During year four, APL took a Euro trip and visited England, Scotland, Austria, and Norway. And on her return, she realized that she was working at her dream job.

Her boss was a badass woman, the hours were good, she had autonomy, and there wasn’t much bullshit or ass-kissing required.

And yet, life wasn’t all unicorns and lollipops. It then dawned on APL that not even the best job could provide the happiness and purpose she was looking for.

I came to the surprising realization that it [corporate America] makes absolutely no sense. I had bought into this mirage that your work is your purpose in life and your identity and that that is a good thing. However, I have since discovered that’s basically propaganda.

So I decided to look elsewhere for happiness.

So APL revisited the idea of FIRE and dove into it with an open mind. She read (and re-read) The Simple To Wealth by JL Collins and made a plan to retire in ten years, at 35.

Partly due to this resolution, APL and her partner decided to move to Seattle to cut costs and get away from the draining bustle of the Big Apple.

A new city meant having to find a new job and a new apartment. And APL nailed it on both accounts.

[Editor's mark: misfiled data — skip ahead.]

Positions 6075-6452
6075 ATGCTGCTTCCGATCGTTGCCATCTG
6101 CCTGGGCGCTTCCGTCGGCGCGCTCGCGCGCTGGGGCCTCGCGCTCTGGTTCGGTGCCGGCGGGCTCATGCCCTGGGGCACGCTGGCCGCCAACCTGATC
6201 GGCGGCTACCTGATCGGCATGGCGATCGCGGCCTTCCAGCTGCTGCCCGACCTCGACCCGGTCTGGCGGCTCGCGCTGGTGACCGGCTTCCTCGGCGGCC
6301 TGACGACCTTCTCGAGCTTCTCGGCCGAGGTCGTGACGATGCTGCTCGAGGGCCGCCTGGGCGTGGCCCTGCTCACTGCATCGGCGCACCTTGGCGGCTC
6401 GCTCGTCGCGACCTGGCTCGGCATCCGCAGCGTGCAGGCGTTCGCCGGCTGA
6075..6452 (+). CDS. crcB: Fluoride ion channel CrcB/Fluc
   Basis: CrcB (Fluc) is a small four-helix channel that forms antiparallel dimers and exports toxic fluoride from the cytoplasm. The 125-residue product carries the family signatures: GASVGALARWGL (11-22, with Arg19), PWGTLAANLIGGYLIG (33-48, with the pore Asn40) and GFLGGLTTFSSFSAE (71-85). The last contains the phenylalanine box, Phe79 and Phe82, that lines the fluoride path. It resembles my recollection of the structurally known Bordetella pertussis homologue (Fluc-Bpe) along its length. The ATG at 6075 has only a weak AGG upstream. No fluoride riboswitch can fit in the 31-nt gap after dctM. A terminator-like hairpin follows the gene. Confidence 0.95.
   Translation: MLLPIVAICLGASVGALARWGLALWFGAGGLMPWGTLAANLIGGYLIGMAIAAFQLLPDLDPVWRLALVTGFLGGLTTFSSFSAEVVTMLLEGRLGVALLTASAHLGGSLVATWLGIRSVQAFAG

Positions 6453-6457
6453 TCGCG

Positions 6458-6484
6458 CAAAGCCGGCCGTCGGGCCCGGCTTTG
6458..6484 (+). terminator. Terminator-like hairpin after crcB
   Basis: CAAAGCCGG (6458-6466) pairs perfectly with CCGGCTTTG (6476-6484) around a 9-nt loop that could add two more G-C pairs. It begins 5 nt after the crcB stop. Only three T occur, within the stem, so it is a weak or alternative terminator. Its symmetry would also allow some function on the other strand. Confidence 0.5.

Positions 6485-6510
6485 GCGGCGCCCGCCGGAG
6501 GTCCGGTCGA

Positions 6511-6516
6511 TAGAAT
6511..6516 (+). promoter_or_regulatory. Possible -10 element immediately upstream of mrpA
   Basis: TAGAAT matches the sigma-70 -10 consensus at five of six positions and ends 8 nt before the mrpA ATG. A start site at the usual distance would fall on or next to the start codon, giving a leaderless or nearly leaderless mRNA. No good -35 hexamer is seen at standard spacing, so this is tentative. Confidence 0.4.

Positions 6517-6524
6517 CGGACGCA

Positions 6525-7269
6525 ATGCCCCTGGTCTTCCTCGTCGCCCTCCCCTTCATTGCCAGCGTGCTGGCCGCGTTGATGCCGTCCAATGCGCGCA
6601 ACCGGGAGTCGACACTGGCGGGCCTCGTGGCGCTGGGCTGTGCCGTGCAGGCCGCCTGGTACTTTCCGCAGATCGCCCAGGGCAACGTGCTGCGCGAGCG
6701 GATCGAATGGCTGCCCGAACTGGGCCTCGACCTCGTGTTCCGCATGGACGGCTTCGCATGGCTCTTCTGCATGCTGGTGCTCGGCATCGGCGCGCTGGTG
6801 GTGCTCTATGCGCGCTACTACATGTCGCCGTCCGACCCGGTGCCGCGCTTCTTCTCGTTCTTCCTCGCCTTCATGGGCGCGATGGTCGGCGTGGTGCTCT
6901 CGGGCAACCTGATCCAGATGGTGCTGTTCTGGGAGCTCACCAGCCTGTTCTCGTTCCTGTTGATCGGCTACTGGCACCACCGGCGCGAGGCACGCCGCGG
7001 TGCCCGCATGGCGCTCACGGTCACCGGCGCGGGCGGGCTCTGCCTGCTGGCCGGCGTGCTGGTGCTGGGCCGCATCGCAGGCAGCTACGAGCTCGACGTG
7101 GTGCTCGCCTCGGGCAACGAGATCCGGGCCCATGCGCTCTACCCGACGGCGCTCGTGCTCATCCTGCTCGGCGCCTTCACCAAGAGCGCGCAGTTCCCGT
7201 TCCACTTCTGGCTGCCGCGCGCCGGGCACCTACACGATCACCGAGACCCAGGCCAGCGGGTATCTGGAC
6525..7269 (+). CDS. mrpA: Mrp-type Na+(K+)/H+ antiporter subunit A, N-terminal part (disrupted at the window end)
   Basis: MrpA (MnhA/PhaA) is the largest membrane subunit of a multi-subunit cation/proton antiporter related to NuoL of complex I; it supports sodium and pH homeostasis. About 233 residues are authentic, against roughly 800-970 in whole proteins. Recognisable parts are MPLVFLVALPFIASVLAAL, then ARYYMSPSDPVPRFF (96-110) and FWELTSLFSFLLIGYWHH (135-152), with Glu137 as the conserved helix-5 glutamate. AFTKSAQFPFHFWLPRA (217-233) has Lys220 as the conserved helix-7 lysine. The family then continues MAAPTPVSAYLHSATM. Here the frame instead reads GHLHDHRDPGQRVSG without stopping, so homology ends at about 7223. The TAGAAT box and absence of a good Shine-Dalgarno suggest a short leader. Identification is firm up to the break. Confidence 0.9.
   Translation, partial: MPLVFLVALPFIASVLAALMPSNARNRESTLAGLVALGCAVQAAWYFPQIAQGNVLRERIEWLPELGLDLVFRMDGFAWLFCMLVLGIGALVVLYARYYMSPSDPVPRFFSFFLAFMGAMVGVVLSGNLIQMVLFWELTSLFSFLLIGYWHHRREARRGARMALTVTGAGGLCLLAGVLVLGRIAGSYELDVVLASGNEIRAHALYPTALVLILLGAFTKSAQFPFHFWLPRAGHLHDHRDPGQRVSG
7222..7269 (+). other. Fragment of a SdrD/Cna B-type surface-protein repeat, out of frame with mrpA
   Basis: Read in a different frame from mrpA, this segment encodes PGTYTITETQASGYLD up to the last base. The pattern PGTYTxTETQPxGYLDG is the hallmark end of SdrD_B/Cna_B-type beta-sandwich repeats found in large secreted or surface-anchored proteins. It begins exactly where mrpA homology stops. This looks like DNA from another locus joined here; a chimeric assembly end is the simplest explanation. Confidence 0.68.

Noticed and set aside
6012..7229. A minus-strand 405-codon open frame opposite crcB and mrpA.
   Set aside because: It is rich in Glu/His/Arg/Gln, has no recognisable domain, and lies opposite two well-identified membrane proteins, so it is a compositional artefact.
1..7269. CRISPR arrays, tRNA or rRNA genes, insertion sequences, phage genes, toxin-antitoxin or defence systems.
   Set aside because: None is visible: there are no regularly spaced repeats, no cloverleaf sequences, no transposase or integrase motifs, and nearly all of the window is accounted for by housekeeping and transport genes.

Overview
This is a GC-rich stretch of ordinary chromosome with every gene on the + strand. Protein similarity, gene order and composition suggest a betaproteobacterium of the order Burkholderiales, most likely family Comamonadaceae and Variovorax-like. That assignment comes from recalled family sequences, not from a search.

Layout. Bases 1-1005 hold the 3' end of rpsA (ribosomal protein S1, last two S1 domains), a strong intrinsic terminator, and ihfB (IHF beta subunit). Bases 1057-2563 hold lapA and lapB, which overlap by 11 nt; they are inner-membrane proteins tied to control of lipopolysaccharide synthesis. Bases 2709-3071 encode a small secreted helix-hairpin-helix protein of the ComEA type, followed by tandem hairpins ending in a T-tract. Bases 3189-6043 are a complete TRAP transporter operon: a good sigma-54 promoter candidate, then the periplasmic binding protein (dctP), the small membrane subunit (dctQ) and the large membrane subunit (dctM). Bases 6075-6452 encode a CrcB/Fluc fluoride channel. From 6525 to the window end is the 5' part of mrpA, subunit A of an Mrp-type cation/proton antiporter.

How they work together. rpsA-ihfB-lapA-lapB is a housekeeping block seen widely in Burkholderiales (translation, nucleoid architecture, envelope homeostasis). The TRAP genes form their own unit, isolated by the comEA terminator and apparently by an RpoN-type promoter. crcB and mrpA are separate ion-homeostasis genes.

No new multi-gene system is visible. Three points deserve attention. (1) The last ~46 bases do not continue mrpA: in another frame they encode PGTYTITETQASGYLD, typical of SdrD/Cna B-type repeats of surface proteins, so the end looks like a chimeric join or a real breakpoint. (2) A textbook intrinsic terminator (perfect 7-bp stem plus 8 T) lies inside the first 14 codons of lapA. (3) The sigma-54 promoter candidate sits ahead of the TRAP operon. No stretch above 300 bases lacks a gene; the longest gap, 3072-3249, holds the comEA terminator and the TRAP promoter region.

She landed a job—her fifth—which came with an $85,000 salary and found a great one-bedroom apartment with an amazing view of Mt. Rainier for $1,597.75 per month (split between her and her partner).

Luckily, this would be their only apartment in Seattle as they’d stay here for the next five years.[3]

Staying true to her resolution, APL made it a point to cut costs and her NYC budget of $30,000 dropped to $18,000 in Seattle.

Part of this was due to the reduction in rent[4] and the other part came from intentional changes, such as switching her $90 per month cellphone plan with AT&T to a $15 plan with Republic Wireless[5], eating out and drinking out less, and learning how to “travel hack”[6] to save money when traveling.

Case in point, APL travel hacked her way to free tickets from Seattle to Atlanta, as well as first class flights to Vietnam and Thailand.

But the world ain’t all sunshine and rainbows, as Rocky Balboa told his son. And APL was laid off again when her agency lost their biggest client.